Many tied-arch bridges are also through-arch bridges. As well as tying the side-loads of the arch, the tension member is also at a convenient height to form the bridge deck, as for a through-arch.
The converse is not true: through-arch bridges do not imply that they are tied-arch bridges, unless they also provide the deliberate tension member that is the key to a tied-arch. Although visually similar, tied- and untied- through-arch bridges are quite distinct structurally and are unrelated in how they distribute their loads. In particular, cast iron bridges such as the Stanley Ferry Aqueduct may resemble tied-arch bridges, but as cast iron is weak in tension they are not structurally a tied arch.
In some locations it is not practical to support the arch from beneath during construction.
In modern construction, temporary towers are erected and supported by cables anchored in the ground. Temporary cables fly from each side to support arch segments as they are constructed. When the arches are almost complete a jacking bridge is placed over or beneath the gap to force the arches apart, whence the final section is constructed in place or lifted into position.
In some cases, this type of arch has been created by constructing cantilevers from each side, with the shoreside ends bolted securely down into heavy piers. The incomplete channel ends are then constructed toward each other and either filled by construction or by lifting a prefabricated center section. This type of construction was used in the Sydney Harbour Bridge illustrated above, with the supporting cables to the higher side of the arches removed after completion.
The Sydney Harbour Bridge is an Australian heritage-listed steel through arch bridge across Sydney Harbour that carries rail, vehicular, bicycle, and pedestrian traffic between the Sydney central business district (CBD) and the North Shore. The view of the bridge, the harbour, and the nearby Sydney Opera House is widely regarded as an iconic image of Sydney, and of Australia itself. The bridge is nicknamed "The Coathanger" because of its arch-based design.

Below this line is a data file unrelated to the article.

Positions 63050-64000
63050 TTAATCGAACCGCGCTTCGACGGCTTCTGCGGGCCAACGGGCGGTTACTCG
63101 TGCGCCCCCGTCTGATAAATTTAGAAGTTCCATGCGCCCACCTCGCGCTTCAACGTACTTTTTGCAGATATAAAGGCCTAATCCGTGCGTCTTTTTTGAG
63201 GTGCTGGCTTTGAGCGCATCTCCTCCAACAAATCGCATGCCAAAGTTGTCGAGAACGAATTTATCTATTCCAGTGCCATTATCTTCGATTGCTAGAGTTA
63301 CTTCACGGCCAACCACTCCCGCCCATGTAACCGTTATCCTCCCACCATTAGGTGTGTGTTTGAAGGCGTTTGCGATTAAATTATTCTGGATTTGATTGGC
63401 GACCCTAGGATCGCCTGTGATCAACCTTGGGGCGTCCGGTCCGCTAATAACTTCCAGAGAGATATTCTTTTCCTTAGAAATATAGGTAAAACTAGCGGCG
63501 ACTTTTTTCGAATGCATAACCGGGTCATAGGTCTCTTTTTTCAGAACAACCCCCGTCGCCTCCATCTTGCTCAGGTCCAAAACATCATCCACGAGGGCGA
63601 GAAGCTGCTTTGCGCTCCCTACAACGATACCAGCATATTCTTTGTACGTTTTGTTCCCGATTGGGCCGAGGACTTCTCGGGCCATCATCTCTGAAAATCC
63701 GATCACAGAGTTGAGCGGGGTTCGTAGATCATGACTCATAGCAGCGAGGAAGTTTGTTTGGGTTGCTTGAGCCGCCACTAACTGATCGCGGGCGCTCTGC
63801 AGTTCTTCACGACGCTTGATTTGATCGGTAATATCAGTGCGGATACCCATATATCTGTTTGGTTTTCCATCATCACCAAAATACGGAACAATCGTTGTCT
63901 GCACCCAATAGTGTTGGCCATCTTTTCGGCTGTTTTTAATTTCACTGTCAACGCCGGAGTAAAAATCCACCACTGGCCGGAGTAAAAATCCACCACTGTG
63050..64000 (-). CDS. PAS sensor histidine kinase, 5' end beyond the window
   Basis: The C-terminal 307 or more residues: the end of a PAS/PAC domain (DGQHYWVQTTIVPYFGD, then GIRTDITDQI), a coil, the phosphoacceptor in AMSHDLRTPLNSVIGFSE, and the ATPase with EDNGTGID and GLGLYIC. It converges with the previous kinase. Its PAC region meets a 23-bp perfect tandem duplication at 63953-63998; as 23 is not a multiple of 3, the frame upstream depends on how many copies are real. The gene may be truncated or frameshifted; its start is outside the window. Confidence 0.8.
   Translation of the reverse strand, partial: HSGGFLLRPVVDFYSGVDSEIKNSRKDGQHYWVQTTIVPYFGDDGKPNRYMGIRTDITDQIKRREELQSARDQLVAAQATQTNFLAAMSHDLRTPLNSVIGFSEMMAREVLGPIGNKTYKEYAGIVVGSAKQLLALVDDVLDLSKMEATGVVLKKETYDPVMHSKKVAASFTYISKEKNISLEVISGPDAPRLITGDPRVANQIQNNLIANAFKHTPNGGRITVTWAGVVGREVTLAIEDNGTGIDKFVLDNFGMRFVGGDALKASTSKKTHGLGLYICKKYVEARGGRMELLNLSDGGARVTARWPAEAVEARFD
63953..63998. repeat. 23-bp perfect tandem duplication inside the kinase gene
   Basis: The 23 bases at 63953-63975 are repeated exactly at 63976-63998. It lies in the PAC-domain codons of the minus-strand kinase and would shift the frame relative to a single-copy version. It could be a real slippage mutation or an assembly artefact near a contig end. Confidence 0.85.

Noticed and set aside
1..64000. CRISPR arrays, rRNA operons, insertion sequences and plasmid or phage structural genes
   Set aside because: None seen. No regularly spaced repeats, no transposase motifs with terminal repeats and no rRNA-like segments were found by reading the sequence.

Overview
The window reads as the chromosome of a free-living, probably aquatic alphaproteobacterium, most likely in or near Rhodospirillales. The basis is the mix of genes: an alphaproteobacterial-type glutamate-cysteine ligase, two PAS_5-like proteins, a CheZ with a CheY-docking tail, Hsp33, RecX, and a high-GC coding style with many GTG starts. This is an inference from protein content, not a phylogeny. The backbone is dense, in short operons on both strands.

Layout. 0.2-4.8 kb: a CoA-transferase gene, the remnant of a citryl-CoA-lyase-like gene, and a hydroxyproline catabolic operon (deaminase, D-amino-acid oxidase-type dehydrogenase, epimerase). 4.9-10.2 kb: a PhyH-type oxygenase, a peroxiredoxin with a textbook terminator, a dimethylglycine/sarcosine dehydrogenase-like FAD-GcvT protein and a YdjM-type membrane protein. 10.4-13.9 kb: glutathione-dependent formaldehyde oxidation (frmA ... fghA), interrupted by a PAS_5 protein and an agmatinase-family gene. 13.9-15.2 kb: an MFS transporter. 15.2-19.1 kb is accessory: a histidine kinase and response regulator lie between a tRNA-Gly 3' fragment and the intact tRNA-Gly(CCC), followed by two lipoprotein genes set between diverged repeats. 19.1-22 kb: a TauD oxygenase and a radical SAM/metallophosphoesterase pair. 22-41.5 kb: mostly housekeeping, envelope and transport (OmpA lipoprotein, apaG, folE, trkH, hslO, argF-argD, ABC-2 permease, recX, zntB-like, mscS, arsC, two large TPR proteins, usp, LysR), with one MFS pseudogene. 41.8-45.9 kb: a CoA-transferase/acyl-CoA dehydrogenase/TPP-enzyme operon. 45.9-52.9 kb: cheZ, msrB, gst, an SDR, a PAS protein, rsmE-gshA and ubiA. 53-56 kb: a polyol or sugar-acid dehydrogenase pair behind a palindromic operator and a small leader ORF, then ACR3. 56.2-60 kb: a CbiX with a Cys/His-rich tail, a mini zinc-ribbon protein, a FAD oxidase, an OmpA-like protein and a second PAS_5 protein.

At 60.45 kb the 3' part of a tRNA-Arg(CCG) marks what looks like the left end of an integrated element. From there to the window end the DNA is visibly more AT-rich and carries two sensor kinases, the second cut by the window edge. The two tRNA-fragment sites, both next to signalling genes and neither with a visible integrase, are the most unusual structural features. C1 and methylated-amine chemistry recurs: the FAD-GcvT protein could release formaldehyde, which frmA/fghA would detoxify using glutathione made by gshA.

A suspension bridge is a type of bridge in which the deck is hung below suspension cables on vertical suspenders. The first modern examples of this type of bridge were built in the early 1800s. Simple suspension bridges, which lack vertical suspenders, have a long history in many mountainous parts of the world.
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A truss bridge is a bridge whose load-bearing superstructure is composed of a truss, a structure of connected elements usually forming triangular units. The connected elements may be stressed from tension, compression, or sometimes both in response to dynamic loads. The basic types of truss bridges shown in this article have simple designs which could be easily analyzed by 19th and early 20th-century engineers. A truss bridge is economical to construct because it uses materials efficiently.
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The Mike O'Callaghan–Pat Tillman Memorial Bridge is an arch bridge in the United States that spans the Colorado River between the states of Arizona and Nevada. The bridge is located within the Lake Mead National Recreation Area approximately 30 miles (48 km) southeast of Las Vegas, and carries Interstate 11 and U.S. Route 93 over the Colorado River. Opened in 2010, it was the key component of the Hoover Dam Bypass project, which rerouted US 93 from its previous routing along the top of Hoover Dam and removed several hairpin turns and blind curves from the route. It is jointly named for Mike O'Callaghan, Governor of Nevada from 1971–1979, and Pat Tillman, an American football player who left his career with the Arizona Cardinals to enlist in the United States Army and was killed in Afghanistan in 2004 by friendly fire.